I learned early in my life that wearing my favorite orange and pink striped kurta to camp at my local Indian cultural center was not acceptable. I learned that I could not bring Indian snacks to dance class to celebrate my birthday. I learned that telling my South Asian classmates I was gifted a gold bell was something I needed to keep to myself. By the time I was in first grade, I knew how Indian I could be and when. Around other South Asians, I needed to keep my love for my culture to myself.

One of the most widely referenced archetypes in modern South Asian-American culture is the “fob”: an acronym for “Fresh Off (the) Boat.” In recent years, “fob” has become a semi-derogatory term used by South Asian Americans to describe new immigrants or any person who appears to be supposedly too closely aligned with the customs and culture of India. He has an Indian accent? Fob. Come to school with vibhuti or kumkum on the regular? Fob. Doesn’t dress “fashionably” or choose to wear a kurta or kameez in public? Definitely a fob.

“Nah, don’t go on a date with him. He’s such a fob.” 

“I don’t fuck with her. She’s too fobby for me.”

 “Man, I don’t want to go to that school. It’s filled with fobs, not the type of brown people I want to hang out with.” 

These sorts of comments were commonplace in the various Indian-American circles to which I belonged in high school and still do, to a degree, now. Despite the fact that the most ardent devotees of this subtle form of prejudice were children of immigrants, their disgust for new arrivals festers.

Assimilation was always the goal. “Cool” desis wore jeans, not salwar. “Cool” desis listened to Drake and Future; Nav was the closest thing to South Asian music in most of their playlists. “Cool” desis ate salads for lunch and hated dal and all the other “smelly” sabjis that their parents layered for them in their thermoses. “Cool” desis were practically indistinguishable from an average white American teenager, except for the rare occasions on which they would wear a lehenga or listen to Bollywood music or go out to an Indian restaurant to guiltily indulge in creamy butter chicken and freshly-soaked gulab jamun.

“Cool” desis were “normal,” but what is normal? Who constructs our idea of normativity? Well, white people. If our idea of normalcy is resembling an archetypical American, then our idea of normalcy is whiteness. This is not a radical thought; scholars have been talking about white supremacy and its pervading influence on normative American culture for decades. Whiteness is normal in America, and brownness is uncool and gross and smelly. Whiteness is cool, and brownness is not suitable for friendship or love or sex. Assimilation is the key to success, friendship, love, prestige, and status. Remaining close to one’s culture, sheltered from the attacks of white America, is a sure way to become undesirable, an outcast, uncool, or unworthy.

The easiest way to subdue your enemies is to make them kill each other. You know you have succeeded in taking them down when you no longer need to participate in the fight. My community’s disgust toward “fobs” is a colossal win in the centuries-old battle for white supremacy in America. We no longer need white people to tell us that our culture is subpar; we police ourselves, bringing down our own immigrant communities and preaching the values of assimilation to one another. We no longer need white people to tell us our food is stinky; we tell our curry-eating peers that their lunches smell like shit. We no longer need white people to make fun of our religion; we judge our classmates with shaved heads and shikha as much as any white person ever has.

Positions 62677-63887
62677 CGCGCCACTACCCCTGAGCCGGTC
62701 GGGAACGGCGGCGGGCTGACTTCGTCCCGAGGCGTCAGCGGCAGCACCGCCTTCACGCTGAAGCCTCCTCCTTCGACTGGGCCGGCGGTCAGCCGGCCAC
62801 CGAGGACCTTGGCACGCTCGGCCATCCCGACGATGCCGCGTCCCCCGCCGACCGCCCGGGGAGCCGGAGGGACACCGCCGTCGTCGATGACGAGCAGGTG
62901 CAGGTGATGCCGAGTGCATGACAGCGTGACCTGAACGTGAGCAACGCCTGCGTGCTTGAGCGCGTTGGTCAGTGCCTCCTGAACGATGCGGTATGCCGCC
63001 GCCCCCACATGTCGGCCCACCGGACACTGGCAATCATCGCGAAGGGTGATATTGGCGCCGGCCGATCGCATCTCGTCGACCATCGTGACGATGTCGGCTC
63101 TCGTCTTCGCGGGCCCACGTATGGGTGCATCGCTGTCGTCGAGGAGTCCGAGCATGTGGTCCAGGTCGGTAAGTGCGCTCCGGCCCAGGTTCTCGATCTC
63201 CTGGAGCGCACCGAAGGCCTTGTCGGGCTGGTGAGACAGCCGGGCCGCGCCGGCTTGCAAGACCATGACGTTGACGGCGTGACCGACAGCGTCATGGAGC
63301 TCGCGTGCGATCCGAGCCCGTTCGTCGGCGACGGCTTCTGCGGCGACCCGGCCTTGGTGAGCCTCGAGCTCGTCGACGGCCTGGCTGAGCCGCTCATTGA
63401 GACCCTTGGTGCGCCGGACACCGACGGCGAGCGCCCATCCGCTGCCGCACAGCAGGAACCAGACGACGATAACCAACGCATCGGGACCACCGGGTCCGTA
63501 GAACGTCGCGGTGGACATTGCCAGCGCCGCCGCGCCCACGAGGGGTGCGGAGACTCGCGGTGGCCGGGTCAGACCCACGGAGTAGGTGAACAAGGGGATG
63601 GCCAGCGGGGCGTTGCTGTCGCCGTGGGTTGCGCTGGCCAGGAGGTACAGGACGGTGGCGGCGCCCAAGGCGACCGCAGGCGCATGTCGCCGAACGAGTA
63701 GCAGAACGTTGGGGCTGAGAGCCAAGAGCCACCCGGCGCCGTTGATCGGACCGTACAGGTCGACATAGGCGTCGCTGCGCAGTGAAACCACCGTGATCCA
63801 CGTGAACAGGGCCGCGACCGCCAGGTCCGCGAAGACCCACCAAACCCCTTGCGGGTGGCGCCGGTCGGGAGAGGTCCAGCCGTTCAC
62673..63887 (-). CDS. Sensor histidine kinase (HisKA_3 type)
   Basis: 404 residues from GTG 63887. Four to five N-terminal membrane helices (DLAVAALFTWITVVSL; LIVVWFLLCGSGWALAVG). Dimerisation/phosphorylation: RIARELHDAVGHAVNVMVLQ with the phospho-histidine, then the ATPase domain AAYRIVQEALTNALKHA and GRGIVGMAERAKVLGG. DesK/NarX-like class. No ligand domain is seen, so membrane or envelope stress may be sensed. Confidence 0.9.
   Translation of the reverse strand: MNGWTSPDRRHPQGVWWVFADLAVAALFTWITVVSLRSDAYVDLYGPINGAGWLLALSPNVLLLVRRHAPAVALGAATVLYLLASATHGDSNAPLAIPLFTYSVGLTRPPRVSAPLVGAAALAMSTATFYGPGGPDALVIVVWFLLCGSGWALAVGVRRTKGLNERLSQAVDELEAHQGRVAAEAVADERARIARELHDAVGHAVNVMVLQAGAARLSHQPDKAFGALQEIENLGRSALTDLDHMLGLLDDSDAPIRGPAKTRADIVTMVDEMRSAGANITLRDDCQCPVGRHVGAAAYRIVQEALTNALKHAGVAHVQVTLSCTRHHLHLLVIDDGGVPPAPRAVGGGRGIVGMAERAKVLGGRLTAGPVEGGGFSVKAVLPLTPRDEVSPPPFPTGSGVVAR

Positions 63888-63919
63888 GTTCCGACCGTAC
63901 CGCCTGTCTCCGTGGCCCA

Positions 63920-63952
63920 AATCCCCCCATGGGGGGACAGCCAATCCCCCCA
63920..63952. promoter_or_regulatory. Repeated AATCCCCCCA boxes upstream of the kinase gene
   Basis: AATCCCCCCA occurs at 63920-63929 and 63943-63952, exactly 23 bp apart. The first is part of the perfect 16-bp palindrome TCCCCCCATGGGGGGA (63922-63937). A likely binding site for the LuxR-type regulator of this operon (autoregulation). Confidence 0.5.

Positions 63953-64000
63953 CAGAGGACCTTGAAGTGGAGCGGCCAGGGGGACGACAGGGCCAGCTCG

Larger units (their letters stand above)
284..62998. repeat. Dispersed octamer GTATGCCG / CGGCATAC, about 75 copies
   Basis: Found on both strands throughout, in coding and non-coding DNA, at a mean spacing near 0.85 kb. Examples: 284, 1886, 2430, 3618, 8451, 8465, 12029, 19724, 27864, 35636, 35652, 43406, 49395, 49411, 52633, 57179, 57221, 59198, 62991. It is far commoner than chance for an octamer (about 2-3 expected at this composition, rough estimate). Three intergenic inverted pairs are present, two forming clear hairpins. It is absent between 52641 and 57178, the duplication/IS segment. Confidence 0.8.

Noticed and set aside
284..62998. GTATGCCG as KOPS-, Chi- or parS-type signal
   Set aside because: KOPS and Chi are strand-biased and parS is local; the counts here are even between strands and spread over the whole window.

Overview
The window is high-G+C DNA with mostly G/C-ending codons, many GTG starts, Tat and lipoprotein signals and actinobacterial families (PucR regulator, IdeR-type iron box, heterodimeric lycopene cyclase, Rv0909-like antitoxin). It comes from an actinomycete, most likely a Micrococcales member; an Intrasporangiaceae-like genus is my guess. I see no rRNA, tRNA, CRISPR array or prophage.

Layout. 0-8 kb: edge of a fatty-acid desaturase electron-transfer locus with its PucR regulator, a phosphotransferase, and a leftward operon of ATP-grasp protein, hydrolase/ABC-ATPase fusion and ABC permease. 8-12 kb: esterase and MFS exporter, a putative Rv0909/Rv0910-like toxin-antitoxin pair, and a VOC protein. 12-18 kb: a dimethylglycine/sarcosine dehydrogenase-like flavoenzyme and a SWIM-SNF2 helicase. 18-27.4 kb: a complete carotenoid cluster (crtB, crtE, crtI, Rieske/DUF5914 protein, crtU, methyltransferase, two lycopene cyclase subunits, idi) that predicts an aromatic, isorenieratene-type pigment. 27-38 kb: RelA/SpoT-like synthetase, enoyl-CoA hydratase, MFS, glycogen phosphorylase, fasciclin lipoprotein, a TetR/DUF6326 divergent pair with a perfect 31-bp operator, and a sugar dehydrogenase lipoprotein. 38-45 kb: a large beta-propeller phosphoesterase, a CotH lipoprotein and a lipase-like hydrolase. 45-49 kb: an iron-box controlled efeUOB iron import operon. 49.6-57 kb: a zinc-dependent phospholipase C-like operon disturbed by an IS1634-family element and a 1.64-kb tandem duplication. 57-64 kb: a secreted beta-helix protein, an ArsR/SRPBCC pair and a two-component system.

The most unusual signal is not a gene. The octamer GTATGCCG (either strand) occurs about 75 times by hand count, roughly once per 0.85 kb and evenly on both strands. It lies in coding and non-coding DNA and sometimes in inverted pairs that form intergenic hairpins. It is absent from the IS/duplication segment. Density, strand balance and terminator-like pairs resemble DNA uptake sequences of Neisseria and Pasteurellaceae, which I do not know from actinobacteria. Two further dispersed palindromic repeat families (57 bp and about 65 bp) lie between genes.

And yet, we still act like we hate white people. We hate every creator on TikTok who dares order Indian takeout and give it rave reviews—how could they, those white people that hated our lunches and their pungent aromas? We hate every white person that wears a saree to an Indian friend’s wedding or dons a salvar while visiting a performance in India—how could they, those white people that gave us the side eye when we indulged in our cultural practices? We especially hate non-South Asian Hindus—how could they embrace the spirituality that they so frequently mocked and likened to cow worship?

It’s not our fault that white supremacist ideology has taken over our communities. That is merely a side effect of living in America. But perhaps we should center our activism not solely around the prejudices of non-desis, but also around ourselves. The first step towards undermining the influence of whiteness on our lives is understanding our own white supremacy. Though seemingly trivial, our collective disdain for “fobs” is a key agent of this. So perhaps we should also try to stop policing each other and ourselves. If we unlearn our own judgements toward our culture and those who indulge wholeheartedly in it, we might be one step closer to undermining the influence of white supremacy on our communities at large.


Akhil Joondeph is a member of the class of  2026 and can be reached at ajoondeph@wesleyan.edu.

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